Catalonia is a relatively wealthy Spanish region, and some Catalonians feel resentment at their disproportionate contribution towards Spain’s economy and tax coffers. However, with Catalonia’s relatively rapid moves of late towards independence, and a 43% turnout for the referendum vote, it lacked the overwhelming popular support on the ground to give Madrid pause for thought.

Whilst the Spanish government has won the battle in the short term, the heavy-handed tactics of its police at the voting booths may have unwittingly strengthened the independence movement in the long term.

What the Catalans, the Scots and the Kurds and other may well reasonably ask is: we already exhibit the characteristics of being a nation (same culture, language, and history), but why are we consistently being denied the chance to be a nation-state, with recognised legitimacy to rule ourselves?

Governments the world over know that by granting independence to a secessionist movement, the territorial integrity of their country will forever be in question. These governments generally hold the cards in the short term, as most new potential nation-states usually struggle both politically and economically in the first few years, especially if diplomatic recognition by potential trade partners is slow in coming.

National governments are within their rights to try to keep their country together, although the methods used can impinge upon whether they will have the backing of the international community when doing so. When a government to violence, it loses its moral authority in the debate. With its actions, Spain has damaged its relationship with the Catalans, even amongst those that were previously opposed independence.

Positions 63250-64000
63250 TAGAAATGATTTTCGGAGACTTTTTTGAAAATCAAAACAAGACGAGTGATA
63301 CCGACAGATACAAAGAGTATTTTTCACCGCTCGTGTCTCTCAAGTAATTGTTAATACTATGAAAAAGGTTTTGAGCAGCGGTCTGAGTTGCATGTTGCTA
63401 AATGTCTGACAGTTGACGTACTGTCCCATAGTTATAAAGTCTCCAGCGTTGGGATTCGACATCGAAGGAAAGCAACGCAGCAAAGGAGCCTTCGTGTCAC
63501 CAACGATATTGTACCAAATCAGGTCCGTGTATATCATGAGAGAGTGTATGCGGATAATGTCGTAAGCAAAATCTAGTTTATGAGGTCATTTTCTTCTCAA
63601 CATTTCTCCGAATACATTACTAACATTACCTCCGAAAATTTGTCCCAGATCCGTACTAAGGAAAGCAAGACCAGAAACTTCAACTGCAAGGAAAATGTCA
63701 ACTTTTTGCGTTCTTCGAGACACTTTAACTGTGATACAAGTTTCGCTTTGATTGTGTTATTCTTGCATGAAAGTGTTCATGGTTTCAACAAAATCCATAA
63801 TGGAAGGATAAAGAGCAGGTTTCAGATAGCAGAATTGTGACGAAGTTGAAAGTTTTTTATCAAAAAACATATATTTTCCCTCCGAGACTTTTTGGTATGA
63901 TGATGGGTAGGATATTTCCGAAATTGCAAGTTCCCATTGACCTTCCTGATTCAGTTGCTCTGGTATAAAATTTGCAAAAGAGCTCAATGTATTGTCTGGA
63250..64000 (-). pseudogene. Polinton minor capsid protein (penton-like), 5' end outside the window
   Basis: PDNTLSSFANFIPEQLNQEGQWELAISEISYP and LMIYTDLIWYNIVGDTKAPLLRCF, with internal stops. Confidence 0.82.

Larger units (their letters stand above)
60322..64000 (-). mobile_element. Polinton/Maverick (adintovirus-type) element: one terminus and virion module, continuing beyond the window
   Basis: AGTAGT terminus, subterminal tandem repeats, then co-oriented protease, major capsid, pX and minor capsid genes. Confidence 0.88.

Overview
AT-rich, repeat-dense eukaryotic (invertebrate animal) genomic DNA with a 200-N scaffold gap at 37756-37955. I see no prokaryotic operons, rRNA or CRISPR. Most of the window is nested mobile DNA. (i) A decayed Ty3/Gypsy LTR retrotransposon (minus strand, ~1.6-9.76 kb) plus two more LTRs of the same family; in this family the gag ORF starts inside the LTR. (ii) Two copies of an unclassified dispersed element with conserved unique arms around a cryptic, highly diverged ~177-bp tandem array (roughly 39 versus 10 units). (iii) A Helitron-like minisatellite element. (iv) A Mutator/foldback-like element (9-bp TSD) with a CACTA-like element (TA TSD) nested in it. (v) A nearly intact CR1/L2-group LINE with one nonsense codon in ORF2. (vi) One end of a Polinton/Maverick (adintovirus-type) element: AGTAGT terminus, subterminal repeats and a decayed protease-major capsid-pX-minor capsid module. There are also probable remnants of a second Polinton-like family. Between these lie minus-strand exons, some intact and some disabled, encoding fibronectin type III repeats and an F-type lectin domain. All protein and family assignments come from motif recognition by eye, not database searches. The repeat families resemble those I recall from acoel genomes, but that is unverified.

On the other hand, the international community has made it difficult for aspiring nations, such as the Kurds, and Kosovars to achieve global recognition, in part due to geopolitical rivalries between larger powers, such as the US and Russia, or even regional ones, who fear the creation of a potentially hostile neighbour, such as in the case of Turkey/Iran (Kurds) and Serbia(Kosovo). Meeting the criteria on paper for statehood remains secondary to the position taken by the country its separating from, and the prevailing winds within the international community.

Not every nation can feasibly function as a state. Geography and a lack of resources can prove to be a limiting factor (although Malta bucked that trend). Governments which are facing separatist movements, such as Spain’s, should consider granting more powers of autonomy to disaffected regions, whilst reinforcing and recognising the importance of the region’s culture and language. Catalonia and other nations aspiring to nationhood need to recognise that a messy divorce from their parent country would harm it considerably, and such fractures are not easily repaired.

There are various levels of self-government, from degrees of autonomy within an existing state to full statehood. Nations should carefully and pragmatically consider where their destiny should lie. The international community should also recognise that contrary to Francis Fukuyama’s writings, we are not at the end of history, and change on the global stage is inevitable. Whether that change is peaceful or otherwise depends on the wisdom of those in power. History will judge us on our ability to adapt to it.

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Matthew Bugeja is consultant at Bugeja Geopolitical Consulting - www.bugejaconsulting.com